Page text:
Lackawaxen Telecom, Inc. v. South Canaan Cellular Equity, LLC et al

Filing 29

ORDER granting 6 Motion to Remand to the District Court for the City and County of Denver, Colorado; Denying as moot 16 Motion to Transfer Case by Judge Walker D. Miller on 4/1/09.(erv, )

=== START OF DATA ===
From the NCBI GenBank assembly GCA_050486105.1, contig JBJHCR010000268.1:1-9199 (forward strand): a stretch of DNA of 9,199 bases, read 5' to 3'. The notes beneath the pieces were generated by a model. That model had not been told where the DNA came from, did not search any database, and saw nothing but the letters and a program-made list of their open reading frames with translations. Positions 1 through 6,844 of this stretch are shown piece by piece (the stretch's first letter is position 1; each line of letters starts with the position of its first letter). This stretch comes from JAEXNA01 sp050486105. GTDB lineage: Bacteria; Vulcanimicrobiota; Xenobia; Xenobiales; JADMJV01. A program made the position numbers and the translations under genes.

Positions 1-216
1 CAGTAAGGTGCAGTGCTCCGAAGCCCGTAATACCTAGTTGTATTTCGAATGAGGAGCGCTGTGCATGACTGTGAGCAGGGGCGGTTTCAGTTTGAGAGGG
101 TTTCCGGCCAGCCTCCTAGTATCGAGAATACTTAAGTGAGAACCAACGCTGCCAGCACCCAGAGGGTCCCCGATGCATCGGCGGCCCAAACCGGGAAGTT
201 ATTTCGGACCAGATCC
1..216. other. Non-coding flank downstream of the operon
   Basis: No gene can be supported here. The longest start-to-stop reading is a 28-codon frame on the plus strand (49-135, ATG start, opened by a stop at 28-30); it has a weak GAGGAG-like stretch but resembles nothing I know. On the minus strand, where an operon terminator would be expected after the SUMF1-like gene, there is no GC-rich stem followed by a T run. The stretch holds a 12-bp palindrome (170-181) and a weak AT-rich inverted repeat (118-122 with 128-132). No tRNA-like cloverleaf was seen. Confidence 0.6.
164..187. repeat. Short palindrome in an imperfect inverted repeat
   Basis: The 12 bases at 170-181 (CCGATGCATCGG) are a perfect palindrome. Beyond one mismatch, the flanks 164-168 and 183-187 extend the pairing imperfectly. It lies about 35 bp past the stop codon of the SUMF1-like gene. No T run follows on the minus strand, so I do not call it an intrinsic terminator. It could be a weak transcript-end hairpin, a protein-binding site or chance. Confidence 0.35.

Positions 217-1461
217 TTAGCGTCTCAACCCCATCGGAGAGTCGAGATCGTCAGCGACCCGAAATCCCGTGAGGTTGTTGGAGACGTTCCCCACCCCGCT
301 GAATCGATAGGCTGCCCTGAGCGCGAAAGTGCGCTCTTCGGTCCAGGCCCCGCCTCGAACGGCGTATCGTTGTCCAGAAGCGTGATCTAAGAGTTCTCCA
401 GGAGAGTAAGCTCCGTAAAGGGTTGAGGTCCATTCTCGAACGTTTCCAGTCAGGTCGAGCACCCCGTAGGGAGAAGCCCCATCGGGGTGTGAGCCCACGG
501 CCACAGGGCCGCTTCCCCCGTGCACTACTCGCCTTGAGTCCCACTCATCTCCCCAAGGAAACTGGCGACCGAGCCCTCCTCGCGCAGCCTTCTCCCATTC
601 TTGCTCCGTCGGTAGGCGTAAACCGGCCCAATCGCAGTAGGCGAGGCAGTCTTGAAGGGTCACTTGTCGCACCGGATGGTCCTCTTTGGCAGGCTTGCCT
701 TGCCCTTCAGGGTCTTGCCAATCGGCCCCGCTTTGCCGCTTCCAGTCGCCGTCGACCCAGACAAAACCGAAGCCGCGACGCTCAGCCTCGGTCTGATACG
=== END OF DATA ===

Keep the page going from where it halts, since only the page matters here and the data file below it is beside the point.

Download PDF